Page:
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Norepinephrine requirement is not an independent variable to predict outcome in severe septic shock patients
Critical Care volume 6, Article number: P233 (2002)
Although no ideal vasopressor agent is currently available, norepinephrine has been used to stabilize arterial pressure in euvolemic patients with septic shock. Few studies have suggested an association between norepinephrine dose and poor outcome.
To verify if norepinephrine dose requirement in severe septic shock is an independent variable to predict outcome.
We built a database, including demographic, hemodynamic and oxygen-derived variables, from 43 consecutive septic shock patients treated with norepinephrine, after fluid replacement, according to our institutional protocols. APACHE II at admission and daily LODS and SOFA scores were obtained to assess multiple organ dysfunctions. We chose standard prognostic variables including age, gender, mean arterial pressure (MAP), arterial pH, base excess, lactate levels and, norepinephrine dose requirements during 5 days after admission. We developed models to predict in-ICU mortality using univariate and multivariate analysis with stepwise regression. Consecutive variables were expressed as means ± SD. The best cut-off value was chosen using Youden's Index; P < 0.05 was considered significant. All statistical analyses were conducted using statistical software (SAS, Cary, NC, USA).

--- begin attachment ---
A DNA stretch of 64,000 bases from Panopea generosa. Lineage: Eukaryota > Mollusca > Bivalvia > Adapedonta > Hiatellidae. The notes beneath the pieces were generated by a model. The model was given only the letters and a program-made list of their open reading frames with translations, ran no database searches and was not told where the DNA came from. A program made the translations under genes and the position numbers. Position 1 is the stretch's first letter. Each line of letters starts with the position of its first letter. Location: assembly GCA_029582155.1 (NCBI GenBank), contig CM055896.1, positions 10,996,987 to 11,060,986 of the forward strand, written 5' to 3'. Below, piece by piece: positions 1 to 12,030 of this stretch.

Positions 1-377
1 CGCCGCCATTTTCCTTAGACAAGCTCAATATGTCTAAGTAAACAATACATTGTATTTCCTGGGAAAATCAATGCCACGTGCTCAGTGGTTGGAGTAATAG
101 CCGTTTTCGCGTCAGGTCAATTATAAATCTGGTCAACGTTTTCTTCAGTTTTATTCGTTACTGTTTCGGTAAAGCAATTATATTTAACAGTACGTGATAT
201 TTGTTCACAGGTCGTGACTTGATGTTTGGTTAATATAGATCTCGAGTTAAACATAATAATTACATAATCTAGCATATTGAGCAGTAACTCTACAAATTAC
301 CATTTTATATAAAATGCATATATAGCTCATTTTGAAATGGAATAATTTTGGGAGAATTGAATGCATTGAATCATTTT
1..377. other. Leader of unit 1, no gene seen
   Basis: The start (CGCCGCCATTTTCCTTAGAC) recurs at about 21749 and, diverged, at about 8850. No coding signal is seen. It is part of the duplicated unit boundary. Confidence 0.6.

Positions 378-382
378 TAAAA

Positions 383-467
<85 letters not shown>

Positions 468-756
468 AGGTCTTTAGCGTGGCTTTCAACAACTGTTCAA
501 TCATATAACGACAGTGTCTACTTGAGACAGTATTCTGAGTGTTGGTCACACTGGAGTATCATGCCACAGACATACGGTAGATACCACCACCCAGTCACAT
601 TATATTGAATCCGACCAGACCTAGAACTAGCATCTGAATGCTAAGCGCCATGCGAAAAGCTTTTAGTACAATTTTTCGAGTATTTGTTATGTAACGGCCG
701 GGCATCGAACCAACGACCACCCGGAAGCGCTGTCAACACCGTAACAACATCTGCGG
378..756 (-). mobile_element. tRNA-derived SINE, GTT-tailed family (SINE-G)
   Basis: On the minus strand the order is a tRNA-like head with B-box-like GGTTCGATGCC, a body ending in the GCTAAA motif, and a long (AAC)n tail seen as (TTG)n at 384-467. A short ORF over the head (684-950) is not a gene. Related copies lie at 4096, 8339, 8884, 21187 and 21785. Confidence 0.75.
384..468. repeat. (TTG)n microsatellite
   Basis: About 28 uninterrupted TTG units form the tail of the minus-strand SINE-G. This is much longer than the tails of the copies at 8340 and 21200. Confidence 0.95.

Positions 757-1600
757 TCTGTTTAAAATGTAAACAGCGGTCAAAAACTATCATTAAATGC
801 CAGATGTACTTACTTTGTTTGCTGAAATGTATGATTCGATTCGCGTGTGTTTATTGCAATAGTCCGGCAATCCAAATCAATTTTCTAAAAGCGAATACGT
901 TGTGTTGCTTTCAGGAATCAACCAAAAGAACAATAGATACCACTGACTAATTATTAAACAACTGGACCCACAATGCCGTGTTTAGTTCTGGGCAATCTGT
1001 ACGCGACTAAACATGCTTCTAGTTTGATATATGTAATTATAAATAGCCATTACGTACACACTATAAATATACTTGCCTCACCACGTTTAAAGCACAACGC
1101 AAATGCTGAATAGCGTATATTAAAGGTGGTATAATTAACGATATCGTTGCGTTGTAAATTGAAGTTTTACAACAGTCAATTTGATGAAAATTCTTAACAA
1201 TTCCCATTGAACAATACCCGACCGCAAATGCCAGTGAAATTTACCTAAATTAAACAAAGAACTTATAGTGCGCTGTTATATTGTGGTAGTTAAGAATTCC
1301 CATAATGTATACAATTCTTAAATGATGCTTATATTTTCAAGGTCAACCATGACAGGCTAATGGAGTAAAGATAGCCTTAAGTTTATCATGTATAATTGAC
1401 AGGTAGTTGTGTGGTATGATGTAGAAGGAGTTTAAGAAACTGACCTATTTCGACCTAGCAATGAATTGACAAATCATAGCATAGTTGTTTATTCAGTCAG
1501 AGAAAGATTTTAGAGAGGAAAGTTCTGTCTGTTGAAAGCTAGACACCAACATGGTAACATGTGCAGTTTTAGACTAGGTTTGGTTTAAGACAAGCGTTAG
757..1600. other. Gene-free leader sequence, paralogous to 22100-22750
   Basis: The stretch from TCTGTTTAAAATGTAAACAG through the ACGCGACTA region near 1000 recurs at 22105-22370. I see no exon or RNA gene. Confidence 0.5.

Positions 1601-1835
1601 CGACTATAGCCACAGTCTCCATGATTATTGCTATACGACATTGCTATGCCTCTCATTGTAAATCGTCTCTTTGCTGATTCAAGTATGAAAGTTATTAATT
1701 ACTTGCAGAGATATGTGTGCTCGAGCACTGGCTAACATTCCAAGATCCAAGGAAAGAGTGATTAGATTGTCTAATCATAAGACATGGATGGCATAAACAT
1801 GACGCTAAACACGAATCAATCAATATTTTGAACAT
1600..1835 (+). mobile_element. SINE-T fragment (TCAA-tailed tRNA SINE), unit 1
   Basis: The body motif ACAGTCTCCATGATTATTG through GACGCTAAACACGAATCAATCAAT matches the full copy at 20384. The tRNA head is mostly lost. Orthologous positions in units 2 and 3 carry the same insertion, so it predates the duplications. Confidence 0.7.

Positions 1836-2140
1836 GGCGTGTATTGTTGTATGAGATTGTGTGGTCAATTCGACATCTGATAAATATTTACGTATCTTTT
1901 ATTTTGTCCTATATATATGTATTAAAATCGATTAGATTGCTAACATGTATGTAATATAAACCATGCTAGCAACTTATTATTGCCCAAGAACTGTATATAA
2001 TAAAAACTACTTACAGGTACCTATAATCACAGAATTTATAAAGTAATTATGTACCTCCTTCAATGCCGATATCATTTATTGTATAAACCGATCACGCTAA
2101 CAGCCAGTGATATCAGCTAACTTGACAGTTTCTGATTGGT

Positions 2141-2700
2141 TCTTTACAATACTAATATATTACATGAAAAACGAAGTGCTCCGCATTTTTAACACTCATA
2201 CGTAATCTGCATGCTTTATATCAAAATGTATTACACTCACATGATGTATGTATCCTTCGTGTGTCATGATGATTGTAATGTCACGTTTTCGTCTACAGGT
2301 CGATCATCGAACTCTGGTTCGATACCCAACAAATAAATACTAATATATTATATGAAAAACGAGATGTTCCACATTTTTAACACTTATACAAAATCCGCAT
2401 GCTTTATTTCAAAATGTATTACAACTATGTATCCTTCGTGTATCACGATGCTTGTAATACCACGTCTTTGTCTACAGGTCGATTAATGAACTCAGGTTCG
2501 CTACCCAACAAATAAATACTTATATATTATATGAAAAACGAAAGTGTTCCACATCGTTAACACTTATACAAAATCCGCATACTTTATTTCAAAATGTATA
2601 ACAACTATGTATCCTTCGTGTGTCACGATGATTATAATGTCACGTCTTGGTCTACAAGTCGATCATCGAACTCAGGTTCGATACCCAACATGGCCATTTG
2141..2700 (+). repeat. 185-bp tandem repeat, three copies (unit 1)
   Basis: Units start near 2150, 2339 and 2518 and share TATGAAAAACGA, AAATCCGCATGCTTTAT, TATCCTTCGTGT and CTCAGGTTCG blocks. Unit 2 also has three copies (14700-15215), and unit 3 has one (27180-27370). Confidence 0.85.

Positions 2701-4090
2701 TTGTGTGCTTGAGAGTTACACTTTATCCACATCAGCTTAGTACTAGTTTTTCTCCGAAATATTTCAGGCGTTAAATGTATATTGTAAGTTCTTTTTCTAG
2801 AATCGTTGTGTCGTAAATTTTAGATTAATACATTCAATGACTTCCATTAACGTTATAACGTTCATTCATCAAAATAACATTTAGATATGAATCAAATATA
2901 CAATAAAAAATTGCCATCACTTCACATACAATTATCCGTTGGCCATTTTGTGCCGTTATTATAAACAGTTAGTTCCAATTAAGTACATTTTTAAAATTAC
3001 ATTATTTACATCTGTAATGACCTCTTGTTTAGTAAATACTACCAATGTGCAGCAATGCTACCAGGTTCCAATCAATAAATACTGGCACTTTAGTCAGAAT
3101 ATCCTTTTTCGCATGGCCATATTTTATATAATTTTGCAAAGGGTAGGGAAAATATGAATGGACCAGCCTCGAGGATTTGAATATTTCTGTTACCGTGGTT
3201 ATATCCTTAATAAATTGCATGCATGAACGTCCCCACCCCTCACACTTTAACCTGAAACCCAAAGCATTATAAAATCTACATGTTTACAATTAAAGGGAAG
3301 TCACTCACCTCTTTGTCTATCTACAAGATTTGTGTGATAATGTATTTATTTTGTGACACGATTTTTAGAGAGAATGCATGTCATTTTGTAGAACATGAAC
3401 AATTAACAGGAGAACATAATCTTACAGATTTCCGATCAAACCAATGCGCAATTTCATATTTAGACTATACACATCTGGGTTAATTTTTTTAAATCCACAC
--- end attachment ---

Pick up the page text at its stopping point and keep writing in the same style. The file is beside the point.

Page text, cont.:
There were 29 males (67%) and 14 females (33%), with a mean age of 61 ± 2 years. Mean APACHE II score was 22.1 ± 1.1, with an overall mortality rate of 53.5%. ICU length of stay was 14.8 ± 1.2 days. Twelve variables were identified through univariate analysis, including age, SOFA (1st day), LODS (1st and 2nd days), arterial pH (1st and 2nd days), base excess (1st and 2nd days), norepinephrine dose (1st and 2nd days) and the highest norepinephrine dose in 5 days. Only two variables retained statistical significance following multivariate analysis with stepwise regression. They were LODS (2nd day) and arterial pH (2nd day). LODS (2nd day) ≥ 5 and arterial pH (second day) ≤ 7.33 were associated with a 29.6 and 19.9 times odds to death, respectively.
Although norepinephrine dose is associated with mortality by univariate analysis, it is not an independent variable in severe septic patients. The importance of the severity condition (LODS) is greater than the norepinephrine dose requirement.
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Silva, E., Machado, F., Sousa, E. et al. Norepinephrine requirement is not an independent variable to predict outcome in severe septic shock patients. Crit Care 6, P233 (2002). https://doi.org/10.1186/cc1700
- Septic Shock
- Mean Arterial Pressure
- Base Excess
- Septic Shock Patient
- Norepinephrine Dose